James Guszcza, Bryan Richardson, Daniel Kahneman

In Thinking, Fast and Slow, the Nobel Prize-winning founder of behavioral economics Daniel Kahneman … writes of two fictitious mental processes that he calls System 1 (“thinking fast”) and System 2 (“thinking slow”). System 1 mental operations are rapid and automatic; they are biased toward belief and confirmation rather than analysis and skepticism; they tend to jump to conclusions and infer causal relations based on thin, “cognitively available” evidence. They tend to neglect the importance of evidence that is neither emotionally vivid nor in plain sight. In contrast, System 2 mental operations are slow, deliberate, and seek logical coherence rather than “narrative” or “associative” coherence.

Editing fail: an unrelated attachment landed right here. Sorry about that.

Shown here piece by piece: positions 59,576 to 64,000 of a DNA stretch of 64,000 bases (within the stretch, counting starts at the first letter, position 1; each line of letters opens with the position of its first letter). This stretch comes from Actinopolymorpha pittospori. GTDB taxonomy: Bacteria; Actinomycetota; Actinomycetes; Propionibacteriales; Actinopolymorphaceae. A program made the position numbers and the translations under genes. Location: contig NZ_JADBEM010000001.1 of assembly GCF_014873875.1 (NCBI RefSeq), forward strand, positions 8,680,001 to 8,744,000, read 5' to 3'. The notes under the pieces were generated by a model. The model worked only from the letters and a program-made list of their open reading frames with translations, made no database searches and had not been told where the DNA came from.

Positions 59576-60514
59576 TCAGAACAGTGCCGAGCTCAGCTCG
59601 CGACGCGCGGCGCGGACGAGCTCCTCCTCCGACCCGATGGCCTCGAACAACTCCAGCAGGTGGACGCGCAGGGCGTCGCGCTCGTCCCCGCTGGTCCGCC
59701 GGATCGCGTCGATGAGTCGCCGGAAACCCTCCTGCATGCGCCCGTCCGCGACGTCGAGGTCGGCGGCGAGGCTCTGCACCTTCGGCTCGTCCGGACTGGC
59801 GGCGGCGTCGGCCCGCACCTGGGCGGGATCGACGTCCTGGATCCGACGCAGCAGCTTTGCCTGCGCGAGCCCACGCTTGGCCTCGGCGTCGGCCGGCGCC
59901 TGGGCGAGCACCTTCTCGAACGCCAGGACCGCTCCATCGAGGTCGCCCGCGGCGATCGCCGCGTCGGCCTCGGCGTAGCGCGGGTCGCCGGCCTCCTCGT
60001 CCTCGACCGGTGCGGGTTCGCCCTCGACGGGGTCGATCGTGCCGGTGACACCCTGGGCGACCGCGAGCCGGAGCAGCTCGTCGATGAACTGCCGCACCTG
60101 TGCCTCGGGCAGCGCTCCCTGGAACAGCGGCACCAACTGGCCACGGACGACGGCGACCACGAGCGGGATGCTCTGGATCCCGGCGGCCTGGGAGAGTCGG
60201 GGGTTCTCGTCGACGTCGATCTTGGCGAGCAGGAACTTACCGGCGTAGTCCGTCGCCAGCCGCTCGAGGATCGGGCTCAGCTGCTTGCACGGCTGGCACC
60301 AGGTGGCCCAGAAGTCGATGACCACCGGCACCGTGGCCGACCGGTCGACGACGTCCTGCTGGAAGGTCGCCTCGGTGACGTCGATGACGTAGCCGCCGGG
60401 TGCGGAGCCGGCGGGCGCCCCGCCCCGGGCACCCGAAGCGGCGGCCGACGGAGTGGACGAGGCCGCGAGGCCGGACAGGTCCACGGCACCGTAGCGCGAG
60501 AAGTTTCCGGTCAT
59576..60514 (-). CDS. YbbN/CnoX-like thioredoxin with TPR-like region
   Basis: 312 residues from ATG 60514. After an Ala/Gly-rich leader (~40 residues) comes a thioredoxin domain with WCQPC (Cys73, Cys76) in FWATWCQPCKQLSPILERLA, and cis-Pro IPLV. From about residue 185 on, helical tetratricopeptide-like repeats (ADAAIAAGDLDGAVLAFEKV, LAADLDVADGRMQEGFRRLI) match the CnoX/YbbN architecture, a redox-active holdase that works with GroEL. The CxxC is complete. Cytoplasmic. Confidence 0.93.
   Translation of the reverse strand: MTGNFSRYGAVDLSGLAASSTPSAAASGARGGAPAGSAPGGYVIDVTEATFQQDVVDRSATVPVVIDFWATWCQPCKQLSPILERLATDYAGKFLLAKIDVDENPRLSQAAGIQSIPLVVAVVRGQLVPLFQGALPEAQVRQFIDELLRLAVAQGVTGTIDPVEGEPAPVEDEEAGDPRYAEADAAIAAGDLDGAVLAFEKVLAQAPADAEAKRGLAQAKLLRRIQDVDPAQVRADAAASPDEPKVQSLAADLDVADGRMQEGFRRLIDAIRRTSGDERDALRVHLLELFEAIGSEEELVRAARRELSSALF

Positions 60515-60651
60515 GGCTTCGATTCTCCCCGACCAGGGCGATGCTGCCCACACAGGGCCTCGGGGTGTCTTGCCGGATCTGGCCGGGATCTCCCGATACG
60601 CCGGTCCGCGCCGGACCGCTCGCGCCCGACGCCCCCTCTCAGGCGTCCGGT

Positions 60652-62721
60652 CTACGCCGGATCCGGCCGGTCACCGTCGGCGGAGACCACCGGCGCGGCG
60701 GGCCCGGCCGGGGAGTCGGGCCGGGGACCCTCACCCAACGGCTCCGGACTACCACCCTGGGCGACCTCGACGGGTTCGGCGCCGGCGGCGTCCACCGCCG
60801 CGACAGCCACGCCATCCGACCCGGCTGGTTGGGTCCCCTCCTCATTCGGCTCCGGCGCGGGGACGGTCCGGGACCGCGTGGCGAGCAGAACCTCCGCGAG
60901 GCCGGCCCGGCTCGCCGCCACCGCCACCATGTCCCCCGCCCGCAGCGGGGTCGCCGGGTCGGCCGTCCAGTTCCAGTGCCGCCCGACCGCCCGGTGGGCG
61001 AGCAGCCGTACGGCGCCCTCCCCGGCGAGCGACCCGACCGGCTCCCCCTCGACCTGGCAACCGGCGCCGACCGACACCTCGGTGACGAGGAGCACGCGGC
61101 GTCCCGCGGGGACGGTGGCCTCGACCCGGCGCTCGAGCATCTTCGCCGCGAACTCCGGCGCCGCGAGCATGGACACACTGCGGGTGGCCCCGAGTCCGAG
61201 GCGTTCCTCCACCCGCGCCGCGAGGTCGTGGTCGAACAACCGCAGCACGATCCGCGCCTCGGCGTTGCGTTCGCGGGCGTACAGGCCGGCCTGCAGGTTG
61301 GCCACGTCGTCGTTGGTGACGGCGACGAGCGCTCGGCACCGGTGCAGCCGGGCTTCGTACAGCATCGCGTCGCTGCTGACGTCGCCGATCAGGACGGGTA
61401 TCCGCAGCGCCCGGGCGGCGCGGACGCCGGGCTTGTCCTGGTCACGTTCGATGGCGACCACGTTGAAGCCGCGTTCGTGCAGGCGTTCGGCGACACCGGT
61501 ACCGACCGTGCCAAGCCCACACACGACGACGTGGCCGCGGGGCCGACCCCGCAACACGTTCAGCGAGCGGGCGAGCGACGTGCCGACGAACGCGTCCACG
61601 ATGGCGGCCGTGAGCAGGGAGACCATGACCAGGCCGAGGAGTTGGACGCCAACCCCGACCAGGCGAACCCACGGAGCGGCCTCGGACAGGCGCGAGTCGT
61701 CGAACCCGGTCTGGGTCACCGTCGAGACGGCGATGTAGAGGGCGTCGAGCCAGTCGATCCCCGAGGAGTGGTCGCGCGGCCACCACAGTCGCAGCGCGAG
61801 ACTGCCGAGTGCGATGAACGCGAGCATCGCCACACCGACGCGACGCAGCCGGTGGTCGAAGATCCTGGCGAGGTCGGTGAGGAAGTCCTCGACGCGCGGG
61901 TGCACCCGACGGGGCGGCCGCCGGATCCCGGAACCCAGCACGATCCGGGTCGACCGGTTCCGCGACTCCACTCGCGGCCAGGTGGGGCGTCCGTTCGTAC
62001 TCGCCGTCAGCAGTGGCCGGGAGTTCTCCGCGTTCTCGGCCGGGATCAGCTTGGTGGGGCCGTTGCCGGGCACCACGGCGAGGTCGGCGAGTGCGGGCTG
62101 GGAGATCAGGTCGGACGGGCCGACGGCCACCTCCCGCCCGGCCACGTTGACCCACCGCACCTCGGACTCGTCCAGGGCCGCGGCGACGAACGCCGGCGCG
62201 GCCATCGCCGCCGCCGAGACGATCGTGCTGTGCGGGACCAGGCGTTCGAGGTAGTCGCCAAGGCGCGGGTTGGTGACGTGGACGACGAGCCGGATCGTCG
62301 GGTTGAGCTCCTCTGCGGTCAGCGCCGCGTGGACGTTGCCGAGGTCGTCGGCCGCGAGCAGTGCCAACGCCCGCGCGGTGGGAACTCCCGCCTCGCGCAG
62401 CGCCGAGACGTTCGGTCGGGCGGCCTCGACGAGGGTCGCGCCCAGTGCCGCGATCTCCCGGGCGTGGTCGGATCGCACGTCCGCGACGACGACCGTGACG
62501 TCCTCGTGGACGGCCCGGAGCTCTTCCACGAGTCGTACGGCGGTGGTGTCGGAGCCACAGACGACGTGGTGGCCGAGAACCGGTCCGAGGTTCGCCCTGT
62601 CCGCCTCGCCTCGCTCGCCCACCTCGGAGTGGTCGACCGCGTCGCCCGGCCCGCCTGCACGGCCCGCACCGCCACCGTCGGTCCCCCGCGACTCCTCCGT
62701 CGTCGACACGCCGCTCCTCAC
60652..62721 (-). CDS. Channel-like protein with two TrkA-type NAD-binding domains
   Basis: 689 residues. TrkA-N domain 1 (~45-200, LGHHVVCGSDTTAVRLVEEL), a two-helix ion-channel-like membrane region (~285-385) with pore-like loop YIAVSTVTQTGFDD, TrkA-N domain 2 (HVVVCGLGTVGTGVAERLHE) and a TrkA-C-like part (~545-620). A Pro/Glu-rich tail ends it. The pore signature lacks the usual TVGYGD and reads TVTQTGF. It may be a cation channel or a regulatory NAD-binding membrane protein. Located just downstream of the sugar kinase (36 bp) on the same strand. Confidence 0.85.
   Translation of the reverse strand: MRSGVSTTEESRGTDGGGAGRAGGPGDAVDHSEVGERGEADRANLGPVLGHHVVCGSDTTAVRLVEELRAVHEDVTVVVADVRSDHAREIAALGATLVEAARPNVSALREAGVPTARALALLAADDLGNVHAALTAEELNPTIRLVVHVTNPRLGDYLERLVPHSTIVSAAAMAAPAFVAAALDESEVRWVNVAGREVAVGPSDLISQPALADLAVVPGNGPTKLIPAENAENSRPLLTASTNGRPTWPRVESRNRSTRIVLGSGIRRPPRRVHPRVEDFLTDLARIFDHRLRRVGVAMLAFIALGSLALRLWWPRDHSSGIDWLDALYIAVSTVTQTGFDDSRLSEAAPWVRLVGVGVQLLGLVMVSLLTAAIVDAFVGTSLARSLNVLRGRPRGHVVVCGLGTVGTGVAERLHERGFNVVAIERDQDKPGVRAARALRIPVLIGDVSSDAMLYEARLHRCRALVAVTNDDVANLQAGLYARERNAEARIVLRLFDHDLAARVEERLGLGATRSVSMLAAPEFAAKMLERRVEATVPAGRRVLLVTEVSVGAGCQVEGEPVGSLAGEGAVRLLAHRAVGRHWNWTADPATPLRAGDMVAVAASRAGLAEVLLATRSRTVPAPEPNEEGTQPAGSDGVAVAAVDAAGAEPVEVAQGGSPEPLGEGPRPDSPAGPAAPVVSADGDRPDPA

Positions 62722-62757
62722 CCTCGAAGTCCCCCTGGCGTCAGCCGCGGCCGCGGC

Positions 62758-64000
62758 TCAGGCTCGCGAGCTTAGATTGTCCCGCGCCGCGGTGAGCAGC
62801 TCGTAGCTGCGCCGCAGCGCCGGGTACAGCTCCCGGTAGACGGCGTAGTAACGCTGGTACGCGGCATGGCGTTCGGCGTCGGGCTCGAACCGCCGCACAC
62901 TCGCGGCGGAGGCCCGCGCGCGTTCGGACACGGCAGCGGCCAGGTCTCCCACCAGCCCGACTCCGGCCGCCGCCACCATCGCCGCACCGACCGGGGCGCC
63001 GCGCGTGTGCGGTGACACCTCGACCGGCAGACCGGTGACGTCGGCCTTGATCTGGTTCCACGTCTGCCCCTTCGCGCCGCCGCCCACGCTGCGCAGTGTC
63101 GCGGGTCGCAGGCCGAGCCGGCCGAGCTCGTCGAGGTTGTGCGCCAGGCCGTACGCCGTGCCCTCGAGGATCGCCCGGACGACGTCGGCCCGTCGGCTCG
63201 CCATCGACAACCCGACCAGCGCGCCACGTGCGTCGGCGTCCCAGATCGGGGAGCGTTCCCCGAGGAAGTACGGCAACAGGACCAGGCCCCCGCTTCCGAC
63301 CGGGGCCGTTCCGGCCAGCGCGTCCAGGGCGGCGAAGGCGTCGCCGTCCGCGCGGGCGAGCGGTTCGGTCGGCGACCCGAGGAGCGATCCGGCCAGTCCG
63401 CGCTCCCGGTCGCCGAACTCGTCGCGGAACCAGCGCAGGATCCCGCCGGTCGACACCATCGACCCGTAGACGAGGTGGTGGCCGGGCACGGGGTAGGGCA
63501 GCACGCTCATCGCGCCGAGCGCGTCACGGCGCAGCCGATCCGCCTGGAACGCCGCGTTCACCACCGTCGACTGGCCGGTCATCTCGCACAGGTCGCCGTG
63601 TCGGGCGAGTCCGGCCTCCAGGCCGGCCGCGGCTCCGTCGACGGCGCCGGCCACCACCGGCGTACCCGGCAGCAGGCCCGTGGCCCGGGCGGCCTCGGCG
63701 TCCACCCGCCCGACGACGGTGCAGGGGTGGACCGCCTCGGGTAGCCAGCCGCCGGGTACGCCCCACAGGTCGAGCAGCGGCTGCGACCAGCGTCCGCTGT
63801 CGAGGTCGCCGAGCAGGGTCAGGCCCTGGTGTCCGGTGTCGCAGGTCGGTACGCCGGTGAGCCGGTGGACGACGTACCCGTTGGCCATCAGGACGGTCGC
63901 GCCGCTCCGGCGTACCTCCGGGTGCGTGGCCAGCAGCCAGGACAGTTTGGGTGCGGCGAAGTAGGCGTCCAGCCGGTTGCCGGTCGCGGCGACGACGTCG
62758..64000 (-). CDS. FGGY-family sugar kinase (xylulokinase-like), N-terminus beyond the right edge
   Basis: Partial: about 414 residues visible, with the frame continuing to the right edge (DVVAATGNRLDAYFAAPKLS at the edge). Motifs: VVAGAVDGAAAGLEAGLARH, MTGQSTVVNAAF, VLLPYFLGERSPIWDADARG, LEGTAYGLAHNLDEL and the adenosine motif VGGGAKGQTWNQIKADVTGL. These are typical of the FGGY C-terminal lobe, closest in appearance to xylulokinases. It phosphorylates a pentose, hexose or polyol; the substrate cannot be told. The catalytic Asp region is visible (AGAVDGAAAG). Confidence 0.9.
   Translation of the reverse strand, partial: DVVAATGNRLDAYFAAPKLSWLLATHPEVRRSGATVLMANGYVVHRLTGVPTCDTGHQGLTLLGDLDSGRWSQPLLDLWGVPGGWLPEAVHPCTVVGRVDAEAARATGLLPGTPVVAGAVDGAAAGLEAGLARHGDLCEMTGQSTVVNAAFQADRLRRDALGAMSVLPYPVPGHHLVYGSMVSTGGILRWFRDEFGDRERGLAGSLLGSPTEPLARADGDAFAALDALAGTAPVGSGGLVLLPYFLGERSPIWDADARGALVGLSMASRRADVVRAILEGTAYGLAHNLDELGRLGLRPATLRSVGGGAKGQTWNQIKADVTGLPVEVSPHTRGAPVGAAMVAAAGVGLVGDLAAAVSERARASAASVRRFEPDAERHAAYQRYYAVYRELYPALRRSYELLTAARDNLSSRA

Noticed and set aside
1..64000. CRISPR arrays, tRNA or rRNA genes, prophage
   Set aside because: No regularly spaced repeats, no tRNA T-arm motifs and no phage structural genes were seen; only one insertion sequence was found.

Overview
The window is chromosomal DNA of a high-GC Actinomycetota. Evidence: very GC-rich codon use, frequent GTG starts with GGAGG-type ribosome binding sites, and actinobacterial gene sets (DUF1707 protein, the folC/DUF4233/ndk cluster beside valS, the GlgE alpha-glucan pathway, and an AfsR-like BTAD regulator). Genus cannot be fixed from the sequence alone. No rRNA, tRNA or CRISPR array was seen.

The bulk of our mental operations are System 1 in nature. And the rub is that System 1 thinking turns out to be terrible at statistics. Without time, effort, and either tools or special training, the human mind will reliably make novice statistical errors. Surprisingly, this often applies to trained mathematicians and laypeople alike.

So far are we from being natural statistical thinkers that Kahneman calls the human mind “a machine for jumping to conclusions.”

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